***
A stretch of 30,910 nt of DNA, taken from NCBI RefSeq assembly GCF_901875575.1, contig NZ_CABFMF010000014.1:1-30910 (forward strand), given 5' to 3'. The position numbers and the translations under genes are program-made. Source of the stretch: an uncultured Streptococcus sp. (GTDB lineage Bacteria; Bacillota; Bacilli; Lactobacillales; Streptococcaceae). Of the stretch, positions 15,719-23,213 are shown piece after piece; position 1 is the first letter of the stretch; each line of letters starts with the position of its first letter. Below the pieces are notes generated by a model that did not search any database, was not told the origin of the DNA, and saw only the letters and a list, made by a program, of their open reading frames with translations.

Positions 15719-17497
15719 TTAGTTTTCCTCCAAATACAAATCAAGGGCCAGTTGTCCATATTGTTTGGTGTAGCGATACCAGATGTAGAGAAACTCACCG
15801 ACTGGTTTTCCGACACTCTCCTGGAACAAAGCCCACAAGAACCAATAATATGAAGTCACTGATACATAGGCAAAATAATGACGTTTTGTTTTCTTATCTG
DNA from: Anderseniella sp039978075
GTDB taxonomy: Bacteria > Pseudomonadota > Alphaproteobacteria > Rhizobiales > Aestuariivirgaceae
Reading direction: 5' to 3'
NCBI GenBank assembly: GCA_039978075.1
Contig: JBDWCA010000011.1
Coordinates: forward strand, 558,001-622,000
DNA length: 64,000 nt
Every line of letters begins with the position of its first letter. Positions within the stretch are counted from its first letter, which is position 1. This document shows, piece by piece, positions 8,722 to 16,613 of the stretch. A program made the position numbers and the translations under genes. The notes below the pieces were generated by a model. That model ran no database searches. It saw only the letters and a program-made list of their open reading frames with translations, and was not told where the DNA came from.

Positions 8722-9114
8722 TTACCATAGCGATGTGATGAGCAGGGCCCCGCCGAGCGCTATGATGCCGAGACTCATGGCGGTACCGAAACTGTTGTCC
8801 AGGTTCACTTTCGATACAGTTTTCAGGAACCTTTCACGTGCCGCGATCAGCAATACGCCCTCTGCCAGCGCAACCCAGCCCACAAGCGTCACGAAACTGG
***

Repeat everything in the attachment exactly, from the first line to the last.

A stretch of 30,910 nt of DNA, taken from NCBI RefSeq assembly GCF_901875575.1, contig NZ_CABFMF010000014.1:1-30910 (forward strand), given 5' to 3'. The position numbers and the translations under genes are program-made. Source of the stretch: an uncultured Streptococcus sp. (GTDB lineage Bacteria; Bacillota; Bacilli; Lactobacillales; Streptococcaceae). Of the stretch, positions 15,719-23,213 are shown piece after piece; position 1 is the first letter of the stretch; each line of letters starts with the position of its first letter. Below the pieces are notes generated by a model that did not search any database, was not told the origin of the DNA, and saw only the letters and a list, made by a program, of their open reading frames with translations.

Positions 15719-17497
15719 TTAGTTTTCCTCCAAATACAAATCAAGGGCCAGTTGTCCATATTGTTTGGTGTAGCGATACCAGATGTAGAGAAACTCACCG
15801 ACTGGTTTTCCGACACTCTCCTGGAACAAAGCCCACAAGAACCAATAATATGAAGTCACTGATACATAGGCAAAATAATGACGTTTTGTTTTCTTATCTG
DNA from: Anderseniella sp039978075
GTDB taxonomy: Bacteria > Pseudomonadota > Alphaproteobacteria > Rhizobiales > Aestuariivirgaceae
Reading direction: 5' to 3'
NCBI GenBank assembly: GCA_039978075.1
Contig: JBDWCA010000011.1
Coordinates: forward strand, 558,001-622,000
DNA length: 64,000 nt
Every line of letters begins with the position of its first letter. Positions within the stretch are counted from its first letter, which is position 1. This document shows, piece by piece, positions 8,722 to 16,613 of the stretch. A program made the position numbers and the translations under genes. The notes below the pieces were generated by a model. That model ran no database searches. It saw only the letters and a program-made list of their open reading frames with translations, and was not told where the DNA came from.

Positions 8722-9114
8722 TTACCATAGCGATGTGATGAGCAGGGCCCCGCCGAGCGCTATGATGCCGAGACTCATGGCGGTACCGAAACTGTTGTCC
8801 AGGTTCACTTTCGATACAGTTTTCAGGAACCTTTCACGTGCCGCGATCAGCAATACGCCCTCTGCCAGCGCAACCCAGCCCACAAGCGTCACGAAACTGG